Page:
With the use of the Internet, mobile devices and other new technology becoming more common, phenomena such as financial crises and negative views of existing systems are becoming more clear. FinTech, which concentrates on economic liberalization and demands political and, even more, economic democratization, is receiving interest and even capital from existing financial institutions and government authorities expanding it into the mainstream.
Then, are the demand and popularity of a decentralized model that eliminates the middle-man exclusive to financial services? So called P2P (Peer to Peer) platform and sharing economy platform services such as the short sharing economy models Uber and Airbnb, the long term trade model Craigslist and the selective sharing economy models KickStarter and Zopa have been at the validation step of successful business models since their emergence in the mid 2000’s.
These platforms offer marketplace functionality that helps form an even playing field for suppliers and consumers through ICT by eliminating the need for the traditional manufacturer-consumer relationship.
In the book ‘Zero Marginal Cost Society’, Professor Jeremy Rifkin from Wharton School in the US predicts that the coming 3rd industrial revolution involving Internet communication, energy and transportation will allow companies to reduce marginal costs to almost zero and make it difficult for new companies to enter the market.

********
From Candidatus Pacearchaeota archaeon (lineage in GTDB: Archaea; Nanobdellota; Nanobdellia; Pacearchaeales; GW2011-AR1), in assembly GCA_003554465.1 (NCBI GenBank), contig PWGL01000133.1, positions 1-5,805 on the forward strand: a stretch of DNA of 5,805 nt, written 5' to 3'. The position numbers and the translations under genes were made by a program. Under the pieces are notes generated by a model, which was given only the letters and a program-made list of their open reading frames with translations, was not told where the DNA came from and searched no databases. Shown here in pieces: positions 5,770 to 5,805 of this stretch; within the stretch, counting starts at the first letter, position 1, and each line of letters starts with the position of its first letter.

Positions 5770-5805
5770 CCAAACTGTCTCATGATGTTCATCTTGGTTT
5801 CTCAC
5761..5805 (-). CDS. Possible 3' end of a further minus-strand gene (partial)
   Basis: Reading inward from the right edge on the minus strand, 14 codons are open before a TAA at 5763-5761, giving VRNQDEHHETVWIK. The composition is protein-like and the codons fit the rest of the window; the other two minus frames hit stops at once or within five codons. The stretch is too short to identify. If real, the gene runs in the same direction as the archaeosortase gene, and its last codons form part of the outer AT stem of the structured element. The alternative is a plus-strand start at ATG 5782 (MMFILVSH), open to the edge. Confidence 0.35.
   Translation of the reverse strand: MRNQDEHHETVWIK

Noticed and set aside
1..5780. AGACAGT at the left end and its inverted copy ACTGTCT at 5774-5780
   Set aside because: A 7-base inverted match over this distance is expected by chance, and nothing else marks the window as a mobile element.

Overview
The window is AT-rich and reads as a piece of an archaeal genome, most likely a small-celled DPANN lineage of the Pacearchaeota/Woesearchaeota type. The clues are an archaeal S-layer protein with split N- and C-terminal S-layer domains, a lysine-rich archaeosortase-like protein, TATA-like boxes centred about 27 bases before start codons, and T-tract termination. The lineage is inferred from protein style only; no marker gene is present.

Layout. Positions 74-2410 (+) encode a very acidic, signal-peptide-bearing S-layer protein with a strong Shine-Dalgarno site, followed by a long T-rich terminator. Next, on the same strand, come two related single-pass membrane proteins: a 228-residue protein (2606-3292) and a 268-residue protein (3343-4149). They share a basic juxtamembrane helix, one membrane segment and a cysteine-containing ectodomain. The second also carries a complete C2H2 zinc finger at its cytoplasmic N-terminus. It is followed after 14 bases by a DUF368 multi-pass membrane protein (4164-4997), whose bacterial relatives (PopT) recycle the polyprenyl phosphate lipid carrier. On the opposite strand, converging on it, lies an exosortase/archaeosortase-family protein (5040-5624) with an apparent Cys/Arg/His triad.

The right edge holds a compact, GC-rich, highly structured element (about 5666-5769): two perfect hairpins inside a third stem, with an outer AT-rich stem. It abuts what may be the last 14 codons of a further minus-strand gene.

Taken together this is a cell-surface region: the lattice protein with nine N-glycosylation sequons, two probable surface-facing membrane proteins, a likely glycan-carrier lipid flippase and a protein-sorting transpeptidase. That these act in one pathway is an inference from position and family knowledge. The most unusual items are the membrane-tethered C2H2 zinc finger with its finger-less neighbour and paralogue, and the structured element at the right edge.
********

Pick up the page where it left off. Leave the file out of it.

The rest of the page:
This concept is easy to understand when considering how simple it is to share media such as music and movies through platforms such as Soribada and Napster. If this phenomenon were to occur, existing firms would be able to raise prices through monopolization of the market and price policy would have to be made to distribute fixed costs equally to consumers.
Eventually, platforms such as Apple’s iTunes offer a music file payment service and distribute a fixed amount taken from fees they receive from consumers to the suppliers (artists, music distributors). This service offers an economic incentive to suppliers to continue to create and distribute music.
Uber, established in 2009 in San Francisco, offers a mobile app service that connects their drivers with customers. This service was the true beginning of Sharing economy in the transportation industry.